Volumetric scalp expansion begins with the insertion of a Silastic (non tissue reactive) envelope beneath the scalp. The envelope is inserted into the subgaleal plane, a space of loose tissue between the overlying scalp and the blood vessel-rich tissue underneath. The subgaleal space is nearly devoid of blood vessels, so insertion of the envelope causes little bleeding and does not compromise blood or nerve supply to the scalp. As a rule, envelopes are inserted on right and left sides of the head to fit the distribution of bald scalp.

About two weeks after insertion of the device(s), a small amount of saline fluid is injected into the envelope(s) through self-sealing ports to begin inflation of the devices and to begin the process of scalp expansion. Injections of saline are repeated at intervals over succeeding weeks and the scalp responds by expanding. If there are scalp expanders on opposite sides of the head they may be injected in alternate weeks.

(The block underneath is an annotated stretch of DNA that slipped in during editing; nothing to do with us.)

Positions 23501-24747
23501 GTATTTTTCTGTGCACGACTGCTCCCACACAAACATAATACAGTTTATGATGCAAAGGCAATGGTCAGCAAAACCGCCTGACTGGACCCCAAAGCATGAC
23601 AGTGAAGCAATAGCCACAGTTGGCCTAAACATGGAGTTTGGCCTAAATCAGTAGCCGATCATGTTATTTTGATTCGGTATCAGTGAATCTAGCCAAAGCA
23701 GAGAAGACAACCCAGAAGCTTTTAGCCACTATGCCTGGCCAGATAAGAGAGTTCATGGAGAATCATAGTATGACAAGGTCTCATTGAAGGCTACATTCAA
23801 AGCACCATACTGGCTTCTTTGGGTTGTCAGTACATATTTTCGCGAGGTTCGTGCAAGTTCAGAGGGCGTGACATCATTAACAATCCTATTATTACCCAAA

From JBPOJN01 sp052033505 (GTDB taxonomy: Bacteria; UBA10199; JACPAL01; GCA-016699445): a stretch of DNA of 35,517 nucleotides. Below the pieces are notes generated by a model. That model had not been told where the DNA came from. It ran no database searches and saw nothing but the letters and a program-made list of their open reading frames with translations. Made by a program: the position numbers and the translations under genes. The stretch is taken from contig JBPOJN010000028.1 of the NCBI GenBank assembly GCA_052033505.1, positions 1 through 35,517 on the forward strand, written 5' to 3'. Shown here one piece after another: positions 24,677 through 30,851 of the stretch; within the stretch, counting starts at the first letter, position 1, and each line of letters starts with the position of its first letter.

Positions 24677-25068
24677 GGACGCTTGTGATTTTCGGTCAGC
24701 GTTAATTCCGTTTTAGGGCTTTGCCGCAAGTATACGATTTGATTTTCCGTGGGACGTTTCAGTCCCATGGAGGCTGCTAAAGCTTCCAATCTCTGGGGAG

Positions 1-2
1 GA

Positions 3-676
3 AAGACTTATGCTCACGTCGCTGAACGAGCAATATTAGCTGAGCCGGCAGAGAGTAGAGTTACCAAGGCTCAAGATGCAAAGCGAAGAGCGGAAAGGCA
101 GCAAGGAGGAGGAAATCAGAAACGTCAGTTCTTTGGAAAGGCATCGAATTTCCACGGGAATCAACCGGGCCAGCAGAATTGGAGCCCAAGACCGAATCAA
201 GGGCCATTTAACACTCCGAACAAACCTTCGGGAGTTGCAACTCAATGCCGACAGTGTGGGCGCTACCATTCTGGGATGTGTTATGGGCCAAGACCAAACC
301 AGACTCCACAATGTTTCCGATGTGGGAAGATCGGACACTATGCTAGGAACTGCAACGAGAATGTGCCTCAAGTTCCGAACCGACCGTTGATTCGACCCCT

Volumetric scalp expansion causes a visible change in head shape as the device(s) inflate. Friends and relatives can be prepared for this temporary change. Strangers may be less prepared. Hats or other head covering can be worn to make the change in head shape less apparent. A good relationship between patient and physician hair restoration specialist can prepare the patient for managing any psychological, emotional or social problems that may arise during the temporary period of scalp expansion.

When scalp expansion is judged to be satisfactory the devices are drained and removed. The patient is taken to an operating room for (1) gathering expanded bald scalp into a "pleat" for excision, (2) excising the pleated bald scalp, (3) advancing hair-bearing scalp to cover the areas of excised bald scalp, and (4) suturing the hair-bearing scalp to create a total or near-total correction of hair loss.

Individual patients may require follow-up treatment such as "fill-in" hair transplantation and use of hair restoration pharmaceuticals (minoxidil or finasteride) to achieve the maximum cosmetic improvement. "Fill-in" hair transplantation may be made more difficult and costly by scalp expansion and excision, however; bald scalp excision and hair-bearing scalp approximation may reduce the number of donor follicles that can be harvested in a single transplantation session, thus increasing the time and dollar investment of "fill-in" hair transplantation.